around the enemy to land behind them, thus blocking supply routes and
cutting off any retreat. The harbor at Inchon afforded all strategic
It was located almost directly opposite Pusan,
far to the enemy's rear flank. A successful invasion would cut off
the NKPA from their command in the north, as well as their supply
According to military intelligence reports the
harbor was only lightly defended. The NKPA had committed the bulk of
their invading force...some seven full divisions, to the effort at
Inchon was located only ten miles from the
Seoul, the South Korean capitol which was now under enemy
The Joint Chiefs of Staff approved MacArthur's
planned invasion early in the war. The course of events in and around
Pusan delayed implementation and changed the schematics of what was
originally planned to commence on July 22nd with an assault by the 1st
U.S. Cavalry. The 1st Cavalry was thrown instead into Korea east of
Taejon, and General MacArthur turned his attention to the 1st and 5th
Regiments of the 1st Marine Division to lead the Inchon invasion, along
with the men of MacArthur's sole reserve unit in Japan, the Army's 7th
D-Day was September 15th. Nearly 70,000 American
soldiers and Marines approached Inchon in a task force of 320 warships
supported by four air craft carriers. At 5:00 A.M. Marine Corsairs
struck the small island of Wolmi-do, followed within an hour by the
initial Marine landing. Half an hour later the small island at the
approach to Inchon was under American control and 108 enemy had been
killed, 136 captured. Marine casualties were light...only seventeen
While the island was the focus of the initial
assault, the bulk of the X Corps assault force pulled back into the
deeper waters of the Kanghwa Bay. The primary assault on Inchon itself
would be much more difficult. General O. P. Smith had been more than
astute in his observation that "Half the problem was getting to
Inchon at all." Despite all of the tactical advantages Inchon posed
for an amphibious assault to turn the tide of war in Korea, all of the
geographical characteristics were negative.
The city of Seoul sits on the Han River, which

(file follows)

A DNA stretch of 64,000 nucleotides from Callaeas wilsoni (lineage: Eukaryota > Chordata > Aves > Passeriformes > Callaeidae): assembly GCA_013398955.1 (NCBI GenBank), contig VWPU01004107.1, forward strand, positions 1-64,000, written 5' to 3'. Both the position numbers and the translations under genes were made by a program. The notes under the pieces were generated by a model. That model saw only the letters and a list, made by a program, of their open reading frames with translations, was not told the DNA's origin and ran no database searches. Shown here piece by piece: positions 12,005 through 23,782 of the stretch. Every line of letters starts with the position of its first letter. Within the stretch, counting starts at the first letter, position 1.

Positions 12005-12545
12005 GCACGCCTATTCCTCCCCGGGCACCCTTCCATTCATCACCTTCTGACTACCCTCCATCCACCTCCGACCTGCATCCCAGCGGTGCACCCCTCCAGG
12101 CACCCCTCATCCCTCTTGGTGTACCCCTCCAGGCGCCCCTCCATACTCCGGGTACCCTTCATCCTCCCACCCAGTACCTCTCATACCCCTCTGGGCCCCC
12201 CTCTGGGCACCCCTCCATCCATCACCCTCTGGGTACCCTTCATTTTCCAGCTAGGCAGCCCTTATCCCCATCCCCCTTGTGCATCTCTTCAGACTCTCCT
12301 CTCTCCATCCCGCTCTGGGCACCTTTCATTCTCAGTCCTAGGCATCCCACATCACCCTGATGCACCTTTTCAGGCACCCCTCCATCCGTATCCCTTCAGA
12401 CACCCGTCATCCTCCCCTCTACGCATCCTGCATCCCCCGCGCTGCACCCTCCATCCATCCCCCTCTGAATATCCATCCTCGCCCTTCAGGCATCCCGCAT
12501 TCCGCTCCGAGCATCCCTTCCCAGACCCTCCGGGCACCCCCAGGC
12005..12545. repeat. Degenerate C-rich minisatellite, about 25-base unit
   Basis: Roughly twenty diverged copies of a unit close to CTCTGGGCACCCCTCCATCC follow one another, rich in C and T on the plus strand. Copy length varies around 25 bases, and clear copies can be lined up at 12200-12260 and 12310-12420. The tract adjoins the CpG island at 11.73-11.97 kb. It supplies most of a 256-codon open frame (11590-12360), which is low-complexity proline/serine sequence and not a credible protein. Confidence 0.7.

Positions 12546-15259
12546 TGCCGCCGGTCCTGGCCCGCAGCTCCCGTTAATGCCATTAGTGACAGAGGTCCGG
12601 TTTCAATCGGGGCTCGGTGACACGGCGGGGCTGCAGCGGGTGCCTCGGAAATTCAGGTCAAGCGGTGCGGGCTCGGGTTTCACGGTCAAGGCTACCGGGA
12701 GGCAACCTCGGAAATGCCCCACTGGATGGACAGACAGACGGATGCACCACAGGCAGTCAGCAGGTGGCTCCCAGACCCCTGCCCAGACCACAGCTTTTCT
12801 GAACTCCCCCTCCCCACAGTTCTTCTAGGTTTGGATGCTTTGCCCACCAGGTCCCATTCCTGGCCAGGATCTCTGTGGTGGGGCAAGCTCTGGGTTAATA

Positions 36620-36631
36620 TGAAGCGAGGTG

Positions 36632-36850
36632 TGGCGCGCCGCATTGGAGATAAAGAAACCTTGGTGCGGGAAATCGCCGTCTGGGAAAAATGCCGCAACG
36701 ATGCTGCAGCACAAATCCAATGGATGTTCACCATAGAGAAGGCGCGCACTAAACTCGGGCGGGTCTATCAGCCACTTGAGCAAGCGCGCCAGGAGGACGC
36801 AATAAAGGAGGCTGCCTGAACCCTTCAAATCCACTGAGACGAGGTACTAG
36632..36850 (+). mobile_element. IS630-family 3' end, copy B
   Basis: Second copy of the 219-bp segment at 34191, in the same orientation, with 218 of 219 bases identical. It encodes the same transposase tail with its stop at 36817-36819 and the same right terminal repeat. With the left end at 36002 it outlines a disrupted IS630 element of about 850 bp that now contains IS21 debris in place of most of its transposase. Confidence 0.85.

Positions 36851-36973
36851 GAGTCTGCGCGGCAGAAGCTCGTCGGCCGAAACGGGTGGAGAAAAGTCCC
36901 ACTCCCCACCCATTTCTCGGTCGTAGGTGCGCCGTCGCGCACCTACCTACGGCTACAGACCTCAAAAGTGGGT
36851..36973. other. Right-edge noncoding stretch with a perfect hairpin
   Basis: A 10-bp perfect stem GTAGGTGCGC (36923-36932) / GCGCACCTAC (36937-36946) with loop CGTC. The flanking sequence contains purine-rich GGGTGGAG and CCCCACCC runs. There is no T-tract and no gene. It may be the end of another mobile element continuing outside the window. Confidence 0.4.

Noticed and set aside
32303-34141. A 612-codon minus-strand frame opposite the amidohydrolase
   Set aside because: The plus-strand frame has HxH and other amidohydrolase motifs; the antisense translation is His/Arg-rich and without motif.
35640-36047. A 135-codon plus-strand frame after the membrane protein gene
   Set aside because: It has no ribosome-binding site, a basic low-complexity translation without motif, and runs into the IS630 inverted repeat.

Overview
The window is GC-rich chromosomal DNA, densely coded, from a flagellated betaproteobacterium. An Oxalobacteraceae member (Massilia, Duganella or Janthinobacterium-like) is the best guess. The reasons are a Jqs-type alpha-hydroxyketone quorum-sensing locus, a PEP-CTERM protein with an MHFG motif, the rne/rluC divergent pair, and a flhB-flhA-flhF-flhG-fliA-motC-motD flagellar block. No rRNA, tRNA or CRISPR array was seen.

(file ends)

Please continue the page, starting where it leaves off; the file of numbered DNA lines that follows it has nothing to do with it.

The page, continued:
runs northwest to spill into Kanghwa Bay and the Yellow Sea. The
infamous coastal tides are among the most dangerous in the world and
have caused sand carried by the Han and numerous smaller rivers, to
create large beds of soft mud. When the high tides are running the swift
currents of two to three knots (and sometimes up to ten knots), make
navigation extremely dangerous. When the tides recede, hundreds of yards
of mud flats extend outward from the shoreline. An invading force
approaching from the sea could quickly sink up to its knees while it
struggled to gain the firmer ground of the peninsula.
The men of the Third Battalion, 5th Marines that
landed at Wolmi-do came in with the high tide, a tide range of 36 feet.
When the tide withdrew the island was surrounded by a sea of mud
separating the American force from the mainland as well as the rest of
the assault force. The main assault planned to return with the high tide
nearly twelve hours later to land on the mainland itself. The timing
meant that their small landing craft would have to struggle against the
currents, negotiate the treacherous rocks and mud flats, reach the
shoreline, and disgorge the Marines. Upon landing, the Marines would
face a 16-foot sea wall, which they planned to scale with the ladders
carried in each LST. There would be only about two hours of daylight to
reach the shore, scale the walls, and set up their defensive positions.
It was a formidable, frightening task, for young men unaccustomed to
war. It was made worse by the fact that the soldiers of the NKPA now
knew the Americans were coming.